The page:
Invasion of the squat-shop traders brings dodgy gear to high street

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The Independent Online
ROGUE TRADERS, selling goods that are often shoddy and even dangerous, are expanding from car boot sales into the high street by squatting in vacant shops, according to trading standards officers. This sort of trade is being assisted by a gang of criminals who travel about the country seeking out empty shops, breaking in, changing the locks, then selling bogus leases to the fly-by-night traders.

A year ago a highly organised national chain of "squat shops" was broken up, and directors of the company were imprisoned for three years for VAT evasion of pounds 400,000, ending a nine-month investigation by Customs and Excise. The Prizebuys company had a network of 70 squat shops, including some in Oxford Street, and the court was told that nearly all the country's squat shops were supplied and run through this one operation.

Trading standards officers say that a new, equally serious, trend has now developed. Tony Northcott, vice-chairman of the Institute of Trading Standards Administration and a trading officer for the London borough of Haringey, says: "There has certainly been an increase. The sellers of shoddy goods started on the markets, moved into car boots and now are looking for something more permanent, which is open every day."

Mr Northcott says these traders sell products that have been rejected by the leading stores and are often worthless, such as defective computers and computer games, as well as electrical goods that are dangerous.

"We need to send electrical goods away for testing, and we have to hope that the traders are still there when we get the results back," Mr Northcott explains. "Unless they are very prominent and officers spot them on their way into work, the first we know of them is when customers start complaining. Other traders may also complain to us."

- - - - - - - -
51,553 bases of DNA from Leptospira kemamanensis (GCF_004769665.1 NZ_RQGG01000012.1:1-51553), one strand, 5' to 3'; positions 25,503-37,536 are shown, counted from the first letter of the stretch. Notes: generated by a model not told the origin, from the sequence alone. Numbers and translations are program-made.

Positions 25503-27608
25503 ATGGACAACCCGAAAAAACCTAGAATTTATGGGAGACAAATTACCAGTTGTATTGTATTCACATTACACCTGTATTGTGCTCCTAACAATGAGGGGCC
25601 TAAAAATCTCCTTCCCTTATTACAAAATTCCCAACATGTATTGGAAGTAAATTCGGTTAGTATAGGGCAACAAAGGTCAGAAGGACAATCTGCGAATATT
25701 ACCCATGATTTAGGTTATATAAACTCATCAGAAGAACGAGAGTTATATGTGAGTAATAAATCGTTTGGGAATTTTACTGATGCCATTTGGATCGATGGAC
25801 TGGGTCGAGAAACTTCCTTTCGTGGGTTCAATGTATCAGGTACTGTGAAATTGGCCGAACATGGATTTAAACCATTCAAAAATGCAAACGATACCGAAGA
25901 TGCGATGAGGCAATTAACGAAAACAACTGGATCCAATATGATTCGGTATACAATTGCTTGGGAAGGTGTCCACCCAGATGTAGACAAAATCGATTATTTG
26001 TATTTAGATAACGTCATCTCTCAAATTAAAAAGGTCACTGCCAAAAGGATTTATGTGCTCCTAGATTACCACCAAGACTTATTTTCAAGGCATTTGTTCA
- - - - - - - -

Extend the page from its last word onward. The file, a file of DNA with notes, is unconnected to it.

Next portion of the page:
Rogue retailers sometimes use loud music and public address equipment to draw the attention of shoppers, and this on occasion enables trading standards officers to take action under noise control legislation, by impounding the sound equipment. "Though that doesn't solve the problem of shoddy goods," Mr Northcott adds.

"There are teams of people touring the country, identifying empty shops, changing the locks, and selling the keys," explains Roy Hill, assistant trading standards officer for Oxfordshire council. "One fellow we sorted out was clearly a fall guy. He said he had paid for a lease on the shop from a fellow he had met in a pub, who sold him a bogus lease - and he knew it was a bogus lease. It cost him pounds 11,000 in lost stock. We would say it served him right."

Many "squat traders" are guilty of the worst forms of high-pressure selling, in particular through mock auctions. Once a large crowd has been drawn to the sale by way of a public address system, the shoppers find the doors locked behind them. In Oxford, the trader was offering cameras and colour televisions at bargain prices, with Sony Walkman portable stereos on sale for just pounds 5.

"They then go through a very clever auctioning spiel and get everyone excited," says Mr Hill. "They extract pounds 100, pounds 200, or pounds 300 for nothing. The box has been swapped. People part with their money, and they get home and find they have a box of towels. It's a growing problem." Other goods sold are counterfeit, produced as part of a way of laundering drugs money.

Squatting, whether in residential or commercial property, has been a civil rather than a criminal offence, and retaking possession through the courts often takes many weeks. Last year's Criminal Justice Act included clauses that would make squatting criminally illegal, thus simplifying and speeding up the process of eviction.

But these procedures only come into effect when the Rules of Court are changed. A Home Office spokeswoman says: "It is intended that these measures are brought in later this year." It will not be a moment too soon for trading standards officers and legitimate retailers.

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